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    Why Some Breast Cancer Patients Forgo Implants

    Not All Women Follow Mastectomy With Breast Reconstruction

    Economics, Hospital May Influence Choice to Have Breast Implants

    Kruper says many non-teaching hospitals may not have plastic surgeons on staff to perform reconstructive surgery, particularly if women want it months after mastectomy.

    So-called "delayed reconstruction" was offered only at a limited number of hospitals in the four-county area, and its availability rose only slightly over the course of the five-year study, she says.

    Economics may be another important factor, Kruper says. "The shortage of plastic surgeons willing to accept Medi-Cal’s lower reconstruction reimbursement rates likely limits the ability of these patients to undergo reconstruction when desired," she says.

    One of the major drawbacks of the study is that women were not asked whether they voluntarily forwent breast implants or whether it wasn't offered.

    Patient Preference Influences Breast Implants

    ASBS spokeswoman Deanna J. Attai, MD, of the Center for Breast Care Inc., in Burbank, Calif., says that in some areas, particularly rural regions, it may be difficult to find plastic surgeons trained in reconstructive surgery.

    But, she says, "sometimes it's patient preference. I am continually surprised at the number of women, younger women, who feel it is just not important to them. It really is an individual issue," she tells WebMD.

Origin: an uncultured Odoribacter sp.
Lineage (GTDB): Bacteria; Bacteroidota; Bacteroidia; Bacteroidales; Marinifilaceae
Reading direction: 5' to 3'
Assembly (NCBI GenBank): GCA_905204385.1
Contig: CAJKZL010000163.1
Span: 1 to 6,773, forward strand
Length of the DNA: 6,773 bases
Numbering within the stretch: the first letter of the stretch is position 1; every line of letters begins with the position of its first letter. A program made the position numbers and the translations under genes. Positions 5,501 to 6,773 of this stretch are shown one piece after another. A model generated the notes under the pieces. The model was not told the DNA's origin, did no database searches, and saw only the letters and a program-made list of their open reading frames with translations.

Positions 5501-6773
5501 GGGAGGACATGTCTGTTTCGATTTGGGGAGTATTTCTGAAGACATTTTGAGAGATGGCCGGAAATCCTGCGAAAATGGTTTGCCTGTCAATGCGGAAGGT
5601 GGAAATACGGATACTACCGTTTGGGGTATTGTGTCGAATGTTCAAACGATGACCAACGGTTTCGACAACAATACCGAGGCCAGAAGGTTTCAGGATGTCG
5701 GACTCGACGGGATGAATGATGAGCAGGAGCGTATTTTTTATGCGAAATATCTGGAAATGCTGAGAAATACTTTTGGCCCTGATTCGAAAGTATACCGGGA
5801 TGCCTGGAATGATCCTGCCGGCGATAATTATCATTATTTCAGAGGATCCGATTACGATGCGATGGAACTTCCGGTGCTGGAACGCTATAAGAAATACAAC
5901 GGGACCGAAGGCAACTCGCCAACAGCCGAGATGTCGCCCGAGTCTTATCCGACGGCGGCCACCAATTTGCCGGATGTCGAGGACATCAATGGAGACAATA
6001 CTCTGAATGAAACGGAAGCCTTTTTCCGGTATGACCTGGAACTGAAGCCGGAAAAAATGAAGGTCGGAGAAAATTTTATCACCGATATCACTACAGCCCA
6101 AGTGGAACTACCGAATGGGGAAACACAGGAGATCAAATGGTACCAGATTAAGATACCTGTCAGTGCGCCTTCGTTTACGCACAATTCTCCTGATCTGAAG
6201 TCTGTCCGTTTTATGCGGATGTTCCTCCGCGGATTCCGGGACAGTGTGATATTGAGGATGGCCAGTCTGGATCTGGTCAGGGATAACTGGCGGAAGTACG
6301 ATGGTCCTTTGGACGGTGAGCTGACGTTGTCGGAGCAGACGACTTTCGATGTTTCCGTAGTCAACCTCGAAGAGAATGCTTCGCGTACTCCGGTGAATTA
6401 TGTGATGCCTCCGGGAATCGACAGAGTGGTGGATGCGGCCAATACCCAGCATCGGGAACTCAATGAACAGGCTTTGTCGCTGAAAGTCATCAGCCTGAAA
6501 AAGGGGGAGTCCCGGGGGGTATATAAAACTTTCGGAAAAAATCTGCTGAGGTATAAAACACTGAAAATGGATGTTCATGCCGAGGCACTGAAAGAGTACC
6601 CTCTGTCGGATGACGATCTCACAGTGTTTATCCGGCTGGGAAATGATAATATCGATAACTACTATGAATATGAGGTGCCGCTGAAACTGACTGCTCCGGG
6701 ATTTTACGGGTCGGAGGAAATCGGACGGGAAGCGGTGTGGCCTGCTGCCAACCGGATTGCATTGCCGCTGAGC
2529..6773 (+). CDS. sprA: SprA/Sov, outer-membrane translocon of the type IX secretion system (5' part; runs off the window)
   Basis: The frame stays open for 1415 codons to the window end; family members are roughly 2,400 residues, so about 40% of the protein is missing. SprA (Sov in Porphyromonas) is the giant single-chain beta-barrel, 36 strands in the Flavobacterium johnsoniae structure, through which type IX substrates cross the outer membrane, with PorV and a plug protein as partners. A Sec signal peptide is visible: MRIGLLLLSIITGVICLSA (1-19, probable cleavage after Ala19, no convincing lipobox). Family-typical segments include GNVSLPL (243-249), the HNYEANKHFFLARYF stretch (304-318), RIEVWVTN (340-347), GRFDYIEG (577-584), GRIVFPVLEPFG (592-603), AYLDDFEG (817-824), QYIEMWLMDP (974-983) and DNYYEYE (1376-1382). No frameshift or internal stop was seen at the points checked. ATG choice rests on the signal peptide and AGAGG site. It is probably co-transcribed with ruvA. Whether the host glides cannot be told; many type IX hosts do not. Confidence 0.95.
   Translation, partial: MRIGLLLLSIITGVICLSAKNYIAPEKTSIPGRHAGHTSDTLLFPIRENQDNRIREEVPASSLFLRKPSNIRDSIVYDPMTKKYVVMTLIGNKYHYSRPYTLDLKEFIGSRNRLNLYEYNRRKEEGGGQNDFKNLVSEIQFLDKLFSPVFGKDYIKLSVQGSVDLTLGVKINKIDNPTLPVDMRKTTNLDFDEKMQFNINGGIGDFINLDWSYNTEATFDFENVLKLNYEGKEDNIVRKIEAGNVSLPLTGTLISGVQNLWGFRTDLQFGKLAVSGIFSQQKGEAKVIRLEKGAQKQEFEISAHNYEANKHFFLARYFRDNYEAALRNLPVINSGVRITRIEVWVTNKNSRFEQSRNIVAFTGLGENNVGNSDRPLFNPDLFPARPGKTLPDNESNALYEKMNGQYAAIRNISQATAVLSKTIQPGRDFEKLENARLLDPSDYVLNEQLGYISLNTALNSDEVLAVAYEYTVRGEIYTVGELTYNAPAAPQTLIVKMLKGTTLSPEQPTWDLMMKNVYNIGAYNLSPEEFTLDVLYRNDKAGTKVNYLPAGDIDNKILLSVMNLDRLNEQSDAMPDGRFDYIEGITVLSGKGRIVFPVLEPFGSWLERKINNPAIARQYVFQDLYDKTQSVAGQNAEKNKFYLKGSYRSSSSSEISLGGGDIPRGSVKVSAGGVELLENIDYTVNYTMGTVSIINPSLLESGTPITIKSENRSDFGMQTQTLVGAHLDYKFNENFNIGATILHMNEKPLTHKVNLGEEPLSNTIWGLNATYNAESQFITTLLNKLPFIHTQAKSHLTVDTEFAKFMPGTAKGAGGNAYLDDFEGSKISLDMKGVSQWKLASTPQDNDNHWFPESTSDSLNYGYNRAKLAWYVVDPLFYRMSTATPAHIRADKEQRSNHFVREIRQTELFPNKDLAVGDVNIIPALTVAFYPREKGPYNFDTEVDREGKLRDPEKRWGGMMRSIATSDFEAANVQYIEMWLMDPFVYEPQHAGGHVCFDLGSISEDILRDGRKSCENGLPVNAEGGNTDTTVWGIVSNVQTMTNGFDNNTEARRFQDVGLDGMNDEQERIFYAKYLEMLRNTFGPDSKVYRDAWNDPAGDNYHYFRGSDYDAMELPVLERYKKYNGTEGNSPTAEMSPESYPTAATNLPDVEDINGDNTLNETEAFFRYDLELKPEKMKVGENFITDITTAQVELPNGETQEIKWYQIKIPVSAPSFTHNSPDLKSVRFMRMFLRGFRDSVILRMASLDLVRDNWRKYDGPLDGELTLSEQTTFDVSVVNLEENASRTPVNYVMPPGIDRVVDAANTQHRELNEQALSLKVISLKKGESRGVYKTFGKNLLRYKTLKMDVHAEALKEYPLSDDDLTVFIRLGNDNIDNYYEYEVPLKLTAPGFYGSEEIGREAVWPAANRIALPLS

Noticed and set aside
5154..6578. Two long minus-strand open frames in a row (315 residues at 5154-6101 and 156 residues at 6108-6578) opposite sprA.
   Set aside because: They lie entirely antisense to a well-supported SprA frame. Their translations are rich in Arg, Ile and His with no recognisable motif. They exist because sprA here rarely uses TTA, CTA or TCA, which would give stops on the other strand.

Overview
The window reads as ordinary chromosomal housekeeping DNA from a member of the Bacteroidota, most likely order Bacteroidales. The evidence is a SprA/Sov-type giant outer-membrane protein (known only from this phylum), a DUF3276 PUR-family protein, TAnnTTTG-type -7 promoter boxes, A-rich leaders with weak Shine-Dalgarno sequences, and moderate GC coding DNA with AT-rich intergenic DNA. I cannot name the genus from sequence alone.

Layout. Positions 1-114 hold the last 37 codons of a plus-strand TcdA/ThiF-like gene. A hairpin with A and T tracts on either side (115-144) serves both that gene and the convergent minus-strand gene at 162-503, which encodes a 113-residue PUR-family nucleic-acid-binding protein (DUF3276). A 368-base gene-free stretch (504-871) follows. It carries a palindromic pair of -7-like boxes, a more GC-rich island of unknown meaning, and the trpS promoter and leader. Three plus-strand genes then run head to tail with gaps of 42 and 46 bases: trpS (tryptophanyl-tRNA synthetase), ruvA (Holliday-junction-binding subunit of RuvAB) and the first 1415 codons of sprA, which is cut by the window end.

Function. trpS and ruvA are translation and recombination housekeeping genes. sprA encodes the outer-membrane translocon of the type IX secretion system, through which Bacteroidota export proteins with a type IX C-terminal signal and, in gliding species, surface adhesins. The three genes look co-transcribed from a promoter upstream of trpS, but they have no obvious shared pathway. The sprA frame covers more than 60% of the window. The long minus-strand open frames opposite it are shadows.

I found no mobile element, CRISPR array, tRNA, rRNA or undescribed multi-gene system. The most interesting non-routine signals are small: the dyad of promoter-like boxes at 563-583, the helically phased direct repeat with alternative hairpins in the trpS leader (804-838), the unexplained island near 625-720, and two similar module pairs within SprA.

John Corbitt Jr., MD, a private practitioner in Palm Beach County, Fla., was completely surprised at the study's findings.

    "In my practice, closer to 90% or 95% of women opt for reconstruction," he says.

    Nipple-Sparing Mastectomies Seem Safe

    At the meeting, Corbitt presented a study of nipple-sparing mastectomies. The procedure is just what its name implies: intricate surgery to preserve the nipple and the areola after mastectomy.

    "For years, the nipple was removed because there were worries the breast tissue it contained had breast cells with the potential to become cancerous," he says.

    Once considered experimental, nipple-sparing mastectomy has become common enough that the ACSM is starting a registry to ensure women who have it fare as well as women who don't, Attai says.

    In Corbitt's small study, one of 228 procedures resulted in a recurrence of cancer in the nipple. "So we simply went in and removed it, and the patient had no cancer.

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